“My three children died that night, my parents also died, and I lived. I am still their mother, and I am still their daughter … I lost everything but I didn’t lose my mind, no matter how many times I wished I had.”
In the weeks and months following the house fire, Badger – understandably - was in a bad way. Her hair was falling out and her skin turned grey. She begged God to take her too.
“I felt like killing myself many times, everybody assumed I was going to kill myself, including me. But I was too afraid, that when I got to the other side, that somehow people that kill themselves go to a different place and I wouldn’t be able to find my three little girls. I was afraid that I’d have to do this life over again and I was not prepared to do that.”
A year later, things took a turn for the better when Badger returned to work at Badger & Winters, the advertising agency she co-founded. She came back with a new perspective and began studying the enormous harm done to women by the objectification of the advertising industry.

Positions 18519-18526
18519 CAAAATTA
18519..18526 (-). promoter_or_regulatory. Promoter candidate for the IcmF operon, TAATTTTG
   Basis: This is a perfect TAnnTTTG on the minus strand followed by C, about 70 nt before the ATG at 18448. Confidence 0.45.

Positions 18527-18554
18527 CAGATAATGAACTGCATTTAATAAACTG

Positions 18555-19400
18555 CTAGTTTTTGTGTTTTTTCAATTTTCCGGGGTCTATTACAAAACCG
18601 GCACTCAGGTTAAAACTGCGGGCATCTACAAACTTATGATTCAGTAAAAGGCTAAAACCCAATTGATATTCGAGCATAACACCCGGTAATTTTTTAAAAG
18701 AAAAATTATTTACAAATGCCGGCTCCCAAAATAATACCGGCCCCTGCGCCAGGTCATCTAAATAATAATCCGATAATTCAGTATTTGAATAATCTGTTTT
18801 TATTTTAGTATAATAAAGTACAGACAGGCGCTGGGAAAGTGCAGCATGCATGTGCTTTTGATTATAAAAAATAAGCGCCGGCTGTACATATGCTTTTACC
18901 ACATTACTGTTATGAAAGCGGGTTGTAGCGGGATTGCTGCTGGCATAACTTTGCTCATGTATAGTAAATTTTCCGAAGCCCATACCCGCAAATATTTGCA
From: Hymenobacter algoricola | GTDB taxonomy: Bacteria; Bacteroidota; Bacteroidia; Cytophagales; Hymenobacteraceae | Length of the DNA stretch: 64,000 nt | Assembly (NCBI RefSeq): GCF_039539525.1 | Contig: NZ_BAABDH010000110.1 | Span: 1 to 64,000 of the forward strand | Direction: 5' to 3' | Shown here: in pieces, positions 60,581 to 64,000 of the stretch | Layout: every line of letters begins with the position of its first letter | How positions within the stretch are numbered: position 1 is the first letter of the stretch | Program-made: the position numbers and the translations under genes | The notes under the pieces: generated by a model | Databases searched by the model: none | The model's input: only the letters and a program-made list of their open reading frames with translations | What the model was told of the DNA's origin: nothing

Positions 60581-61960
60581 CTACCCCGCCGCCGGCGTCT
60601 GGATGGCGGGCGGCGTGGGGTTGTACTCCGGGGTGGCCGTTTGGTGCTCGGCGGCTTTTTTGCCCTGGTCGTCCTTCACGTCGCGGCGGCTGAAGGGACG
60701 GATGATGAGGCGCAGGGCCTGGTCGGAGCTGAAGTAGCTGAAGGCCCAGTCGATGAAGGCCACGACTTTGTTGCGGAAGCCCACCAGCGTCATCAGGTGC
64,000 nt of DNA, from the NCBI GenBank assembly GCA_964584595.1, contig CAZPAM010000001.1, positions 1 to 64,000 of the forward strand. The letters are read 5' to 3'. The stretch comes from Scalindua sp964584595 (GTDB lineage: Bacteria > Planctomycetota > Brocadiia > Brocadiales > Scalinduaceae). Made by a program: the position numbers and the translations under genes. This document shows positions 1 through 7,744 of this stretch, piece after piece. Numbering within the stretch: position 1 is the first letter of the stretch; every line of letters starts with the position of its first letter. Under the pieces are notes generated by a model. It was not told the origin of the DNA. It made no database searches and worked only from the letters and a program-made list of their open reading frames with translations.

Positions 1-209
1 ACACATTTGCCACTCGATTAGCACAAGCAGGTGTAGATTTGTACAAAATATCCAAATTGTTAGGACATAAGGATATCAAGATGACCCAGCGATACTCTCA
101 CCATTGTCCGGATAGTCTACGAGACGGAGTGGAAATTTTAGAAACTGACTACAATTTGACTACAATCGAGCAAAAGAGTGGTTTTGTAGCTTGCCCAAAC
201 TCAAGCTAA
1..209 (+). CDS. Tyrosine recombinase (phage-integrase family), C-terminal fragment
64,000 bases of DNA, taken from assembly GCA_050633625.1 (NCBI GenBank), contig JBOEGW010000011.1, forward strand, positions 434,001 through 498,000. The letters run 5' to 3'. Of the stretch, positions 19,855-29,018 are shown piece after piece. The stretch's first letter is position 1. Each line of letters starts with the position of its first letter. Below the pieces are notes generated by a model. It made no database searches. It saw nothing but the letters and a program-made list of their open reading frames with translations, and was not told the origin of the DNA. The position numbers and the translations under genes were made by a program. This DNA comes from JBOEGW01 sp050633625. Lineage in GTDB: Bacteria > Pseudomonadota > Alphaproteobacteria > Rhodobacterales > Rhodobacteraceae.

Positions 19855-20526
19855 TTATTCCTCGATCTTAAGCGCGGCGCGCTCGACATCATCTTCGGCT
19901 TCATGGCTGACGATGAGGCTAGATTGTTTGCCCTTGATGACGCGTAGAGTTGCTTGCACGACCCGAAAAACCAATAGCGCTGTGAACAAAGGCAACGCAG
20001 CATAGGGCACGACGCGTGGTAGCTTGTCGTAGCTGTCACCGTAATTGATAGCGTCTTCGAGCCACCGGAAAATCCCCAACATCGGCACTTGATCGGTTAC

“This is where I found my purpose, after studying the enormous harm done to women, we decided never to objectify a women or a man in any advertising we do, we wanted to encourage the advertising industry not to objectify women.”
Badger and her colleagues started the campaign #womennotobjects, which included a video that went viral.
“There are millions of girls taking to heart what we put in our campaigns. We Googled objectification of women, and what came up, was advertising. This is how I found my purpose, because Jim [Winters] and I decided, after studying the enormous harm done to women by objectification … we decided that we wanted to encourage our industry to also stop objectifying women.
“Now I have found my reason to be here, and it gives me a great sense of hope … the legacy I want to give Lily, Sarah and Grace is to stop the objectification of women in advertising … This is the future I am fighting for.”